With spring rapidly approaching, it’s a good time to consider how the weather from last fall and this winter will affect how we care for our lawns in the Lafayette area.
Too often, homeowners (and even lawn care companies) will stick with the same lawn maintenance program year after year without taking into consideration that each season is different. But different weather produces various effects on all plants – including the grass in your lawn! So, it stands to reason that weather conditions should influence our approach to lawn care.
Last year’s autumn weather (2019) was extremely unusual. You may remember that it was very hot and dry: 80-90 degree temperatures throughout September and into early/mid October.
Why is this important? Fall is the time for lawns to recover from the stresses of summer. During fall, the grass plant primarily focuses its energy in building its root system up—adding new roots and repairing damaged ones. The new roots will result in new grass plants popping up in the spring, which is why we see so many thin/bare areas fill in and recover in the spring time. Without the benefit of cool, fall-like weather last year, we are anticipating that the thin and bare areas that presented in summer and fall last year will be very slow to recover, if they recover completely at all.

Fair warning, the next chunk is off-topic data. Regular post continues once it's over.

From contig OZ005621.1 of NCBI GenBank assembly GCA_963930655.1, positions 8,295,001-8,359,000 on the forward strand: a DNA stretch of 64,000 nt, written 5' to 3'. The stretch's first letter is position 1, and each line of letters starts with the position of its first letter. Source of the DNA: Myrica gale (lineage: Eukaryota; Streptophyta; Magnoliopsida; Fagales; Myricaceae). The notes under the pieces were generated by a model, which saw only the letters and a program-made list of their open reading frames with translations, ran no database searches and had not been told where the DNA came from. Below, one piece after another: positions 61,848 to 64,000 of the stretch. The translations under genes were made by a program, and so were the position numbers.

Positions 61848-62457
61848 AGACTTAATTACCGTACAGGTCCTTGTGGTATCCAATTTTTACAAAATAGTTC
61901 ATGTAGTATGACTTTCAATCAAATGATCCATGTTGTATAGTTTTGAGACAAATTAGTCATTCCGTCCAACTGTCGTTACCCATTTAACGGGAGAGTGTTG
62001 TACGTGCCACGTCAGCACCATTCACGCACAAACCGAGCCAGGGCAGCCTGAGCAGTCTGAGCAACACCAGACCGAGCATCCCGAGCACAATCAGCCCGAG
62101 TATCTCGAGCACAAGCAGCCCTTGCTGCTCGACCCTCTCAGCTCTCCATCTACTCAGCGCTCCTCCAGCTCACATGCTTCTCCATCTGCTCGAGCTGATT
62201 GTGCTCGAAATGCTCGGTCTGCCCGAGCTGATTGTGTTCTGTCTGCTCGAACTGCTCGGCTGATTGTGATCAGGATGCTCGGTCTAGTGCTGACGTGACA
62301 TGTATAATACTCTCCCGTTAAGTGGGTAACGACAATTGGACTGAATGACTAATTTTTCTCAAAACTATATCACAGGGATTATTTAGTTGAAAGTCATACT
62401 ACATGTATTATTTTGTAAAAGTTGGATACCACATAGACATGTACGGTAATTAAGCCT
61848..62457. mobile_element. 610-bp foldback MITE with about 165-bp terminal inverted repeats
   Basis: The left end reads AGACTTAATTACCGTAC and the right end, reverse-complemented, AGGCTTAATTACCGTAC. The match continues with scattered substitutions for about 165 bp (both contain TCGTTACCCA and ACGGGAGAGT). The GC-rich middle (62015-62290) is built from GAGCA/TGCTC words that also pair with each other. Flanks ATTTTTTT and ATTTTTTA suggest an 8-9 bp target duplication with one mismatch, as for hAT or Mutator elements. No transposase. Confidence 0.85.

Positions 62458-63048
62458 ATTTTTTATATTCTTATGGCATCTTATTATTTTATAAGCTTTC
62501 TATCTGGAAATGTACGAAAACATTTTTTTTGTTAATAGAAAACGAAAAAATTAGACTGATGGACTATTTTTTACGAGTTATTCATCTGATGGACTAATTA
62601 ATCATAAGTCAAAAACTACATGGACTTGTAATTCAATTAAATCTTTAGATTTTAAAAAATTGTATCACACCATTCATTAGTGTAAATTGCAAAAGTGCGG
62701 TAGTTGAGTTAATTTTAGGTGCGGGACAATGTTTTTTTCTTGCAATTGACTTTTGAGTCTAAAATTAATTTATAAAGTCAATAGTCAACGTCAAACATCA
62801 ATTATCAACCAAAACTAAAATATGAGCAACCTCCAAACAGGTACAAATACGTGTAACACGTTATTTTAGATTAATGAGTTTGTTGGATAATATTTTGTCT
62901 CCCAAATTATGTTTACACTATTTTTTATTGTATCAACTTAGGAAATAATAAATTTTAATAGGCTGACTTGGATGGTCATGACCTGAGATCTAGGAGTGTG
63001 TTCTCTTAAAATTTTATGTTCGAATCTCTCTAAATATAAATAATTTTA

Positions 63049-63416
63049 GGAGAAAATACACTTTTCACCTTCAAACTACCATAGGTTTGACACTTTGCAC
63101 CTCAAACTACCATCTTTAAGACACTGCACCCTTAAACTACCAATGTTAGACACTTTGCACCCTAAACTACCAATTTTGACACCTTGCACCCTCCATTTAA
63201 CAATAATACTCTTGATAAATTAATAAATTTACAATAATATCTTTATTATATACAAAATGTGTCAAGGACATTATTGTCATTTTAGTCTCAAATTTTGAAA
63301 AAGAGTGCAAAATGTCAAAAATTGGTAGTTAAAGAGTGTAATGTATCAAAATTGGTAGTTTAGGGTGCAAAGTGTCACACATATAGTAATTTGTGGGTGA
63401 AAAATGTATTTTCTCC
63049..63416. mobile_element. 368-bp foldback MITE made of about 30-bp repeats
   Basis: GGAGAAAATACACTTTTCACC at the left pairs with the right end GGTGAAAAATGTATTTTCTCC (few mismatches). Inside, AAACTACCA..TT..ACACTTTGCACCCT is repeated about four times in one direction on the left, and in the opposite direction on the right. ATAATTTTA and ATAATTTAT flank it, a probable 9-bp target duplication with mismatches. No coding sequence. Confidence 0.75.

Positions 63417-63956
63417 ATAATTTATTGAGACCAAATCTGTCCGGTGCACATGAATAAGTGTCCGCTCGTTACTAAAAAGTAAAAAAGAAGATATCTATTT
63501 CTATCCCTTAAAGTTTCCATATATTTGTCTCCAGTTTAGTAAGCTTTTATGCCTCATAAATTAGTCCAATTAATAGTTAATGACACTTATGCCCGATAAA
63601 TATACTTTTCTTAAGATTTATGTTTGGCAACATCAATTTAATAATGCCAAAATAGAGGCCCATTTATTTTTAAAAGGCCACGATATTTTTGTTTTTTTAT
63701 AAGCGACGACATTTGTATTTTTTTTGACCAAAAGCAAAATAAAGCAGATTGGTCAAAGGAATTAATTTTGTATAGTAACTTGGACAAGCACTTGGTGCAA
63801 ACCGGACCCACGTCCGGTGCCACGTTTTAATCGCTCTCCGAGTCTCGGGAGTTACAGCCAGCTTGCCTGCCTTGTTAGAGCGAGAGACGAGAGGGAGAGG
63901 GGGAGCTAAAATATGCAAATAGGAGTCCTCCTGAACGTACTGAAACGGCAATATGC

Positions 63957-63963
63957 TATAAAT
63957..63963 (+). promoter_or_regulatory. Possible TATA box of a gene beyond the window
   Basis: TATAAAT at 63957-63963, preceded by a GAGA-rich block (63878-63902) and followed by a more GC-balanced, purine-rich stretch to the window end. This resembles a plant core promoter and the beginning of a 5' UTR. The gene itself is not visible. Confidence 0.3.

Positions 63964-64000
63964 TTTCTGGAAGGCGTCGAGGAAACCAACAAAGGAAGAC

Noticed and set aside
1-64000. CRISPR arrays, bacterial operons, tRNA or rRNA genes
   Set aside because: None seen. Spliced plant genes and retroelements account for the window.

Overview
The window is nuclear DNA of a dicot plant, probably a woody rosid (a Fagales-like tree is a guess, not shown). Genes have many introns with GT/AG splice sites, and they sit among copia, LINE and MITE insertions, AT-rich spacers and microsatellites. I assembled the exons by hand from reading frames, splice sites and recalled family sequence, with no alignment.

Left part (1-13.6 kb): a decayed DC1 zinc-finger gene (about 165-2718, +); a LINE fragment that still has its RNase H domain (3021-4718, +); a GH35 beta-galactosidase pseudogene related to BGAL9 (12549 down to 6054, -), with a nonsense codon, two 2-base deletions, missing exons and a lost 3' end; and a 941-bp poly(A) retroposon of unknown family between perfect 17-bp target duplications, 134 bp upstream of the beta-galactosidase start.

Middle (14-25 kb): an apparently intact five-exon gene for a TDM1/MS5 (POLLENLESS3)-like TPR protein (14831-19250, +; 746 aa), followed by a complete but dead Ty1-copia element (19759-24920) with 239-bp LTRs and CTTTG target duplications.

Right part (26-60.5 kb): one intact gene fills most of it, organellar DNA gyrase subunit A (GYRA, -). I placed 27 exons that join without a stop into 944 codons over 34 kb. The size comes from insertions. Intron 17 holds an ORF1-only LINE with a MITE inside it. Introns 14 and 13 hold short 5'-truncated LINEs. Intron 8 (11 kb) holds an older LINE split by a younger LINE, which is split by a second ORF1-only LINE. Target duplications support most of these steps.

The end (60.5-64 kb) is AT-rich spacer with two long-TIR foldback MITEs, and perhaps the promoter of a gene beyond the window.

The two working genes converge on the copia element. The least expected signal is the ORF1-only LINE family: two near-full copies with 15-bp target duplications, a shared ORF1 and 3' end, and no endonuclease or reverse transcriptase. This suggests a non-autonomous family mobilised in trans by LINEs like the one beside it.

The good news is that winter this year has been warm with an adequate amount of precipitation. This precipitation we have received will benefit the lawns greatly in the spring, and we are hoping that the warmer temperatures we have had will allow the grass plants to work on their root system recovery during a time they would normally stay dormant.
The warm temperatures bring up other issues. With the lack of consistent cold temperatures, we anticipate that insects may be more active in 2020, so insect damage to lawns may be more likely than usual. With the warmer winter keeping soil temperatures higher than normal, we are also watching for crabgrass to germinate earlier than usual this spring.
So what do we do with all of this information?
At Get Green, our first priority for spring lawn care this year will be to treat with a preemergent for crabgrass as soon as possible. While we typically aim to implement our first layer of protection on lawns by late April, we will be shooting for early-to-mid April this year.
While treating with preemergents, we will also be feeding the lawns with fertilizer. Due to the stresses of a hot fall, my plan is to apply a little more nitrogen than I typically would this spring to help aid the grass plants in their recovery and as they come out of dormancy.
Finally, because we are not confident in the grass plants’ ability to fill in stressed and damaged areas from last summer / fall, we will be carrying grass seed as we treat our lawns, and will be spot seeding larger bare areas or areas that look like they may not recover well on their own this spring.
As you consider this year’s spring lawn care approach, it is important that you (or whoever is caring for your lawn) are willing and able to adapt and adjust based on what weather we have had throughout the season. If you do, your lawn will thank you!